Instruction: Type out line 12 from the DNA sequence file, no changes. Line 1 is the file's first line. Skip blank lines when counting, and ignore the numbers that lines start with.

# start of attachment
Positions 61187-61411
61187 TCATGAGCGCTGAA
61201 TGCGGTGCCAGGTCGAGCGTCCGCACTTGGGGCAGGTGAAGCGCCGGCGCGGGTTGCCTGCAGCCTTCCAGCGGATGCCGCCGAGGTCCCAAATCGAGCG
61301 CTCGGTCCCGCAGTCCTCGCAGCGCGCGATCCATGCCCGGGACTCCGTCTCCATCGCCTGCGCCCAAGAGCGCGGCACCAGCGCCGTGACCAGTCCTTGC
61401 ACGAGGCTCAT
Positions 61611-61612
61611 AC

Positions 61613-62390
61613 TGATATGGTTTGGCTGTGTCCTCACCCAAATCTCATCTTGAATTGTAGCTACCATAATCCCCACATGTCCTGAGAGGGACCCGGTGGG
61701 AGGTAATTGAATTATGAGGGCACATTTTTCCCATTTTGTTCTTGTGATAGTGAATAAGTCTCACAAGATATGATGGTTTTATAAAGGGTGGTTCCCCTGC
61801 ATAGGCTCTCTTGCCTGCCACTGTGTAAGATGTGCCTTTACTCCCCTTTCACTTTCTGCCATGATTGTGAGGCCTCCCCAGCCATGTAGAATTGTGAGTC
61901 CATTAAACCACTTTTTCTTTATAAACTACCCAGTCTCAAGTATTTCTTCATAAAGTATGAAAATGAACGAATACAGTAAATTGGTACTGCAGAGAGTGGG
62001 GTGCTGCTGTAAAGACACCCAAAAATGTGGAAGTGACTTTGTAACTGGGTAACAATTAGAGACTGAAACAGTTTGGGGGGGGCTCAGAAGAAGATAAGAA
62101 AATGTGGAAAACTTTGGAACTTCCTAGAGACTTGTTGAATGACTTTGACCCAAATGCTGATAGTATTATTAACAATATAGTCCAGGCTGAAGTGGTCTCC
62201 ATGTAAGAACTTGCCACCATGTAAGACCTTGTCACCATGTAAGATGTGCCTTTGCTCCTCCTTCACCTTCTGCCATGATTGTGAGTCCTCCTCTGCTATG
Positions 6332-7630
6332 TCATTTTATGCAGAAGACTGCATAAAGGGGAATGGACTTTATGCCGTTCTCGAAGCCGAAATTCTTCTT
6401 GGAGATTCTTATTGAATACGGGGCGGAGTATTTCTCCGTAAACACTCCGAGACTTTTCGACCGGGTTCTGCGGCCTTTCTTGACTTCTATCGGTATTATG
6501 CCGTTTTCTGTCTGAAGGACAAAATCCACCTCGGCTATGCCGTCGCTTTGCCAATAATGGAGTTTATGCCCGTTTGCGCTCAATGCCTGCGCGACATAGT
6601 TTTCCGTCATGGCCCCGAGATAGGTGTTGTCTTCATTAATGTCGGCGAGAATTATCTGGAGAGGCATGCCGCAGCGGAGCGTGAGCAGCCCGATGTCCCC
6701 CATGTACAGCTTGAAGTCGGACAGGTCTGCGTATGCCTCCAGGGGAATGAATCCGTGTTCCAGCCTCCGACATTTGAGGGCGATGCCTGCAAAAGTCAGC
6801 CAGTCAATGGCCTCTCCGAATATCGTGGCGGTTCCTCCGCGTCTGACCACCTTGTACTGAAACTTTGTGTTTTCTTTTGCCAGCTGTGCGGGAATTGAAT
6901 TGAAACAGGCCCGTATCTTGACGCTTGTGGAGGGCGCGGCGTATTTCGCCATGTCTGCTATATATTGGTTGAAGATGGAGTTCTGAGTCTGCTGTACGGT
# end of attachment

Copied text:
61901 CATTAAACCACTTTTTCTTTATAAACTACCCAGTCTCAAGTATTTCTTCATAAAGTATGAAAATGAACGAATACAGTAAATTGGTACTGCAGAGAGTGGG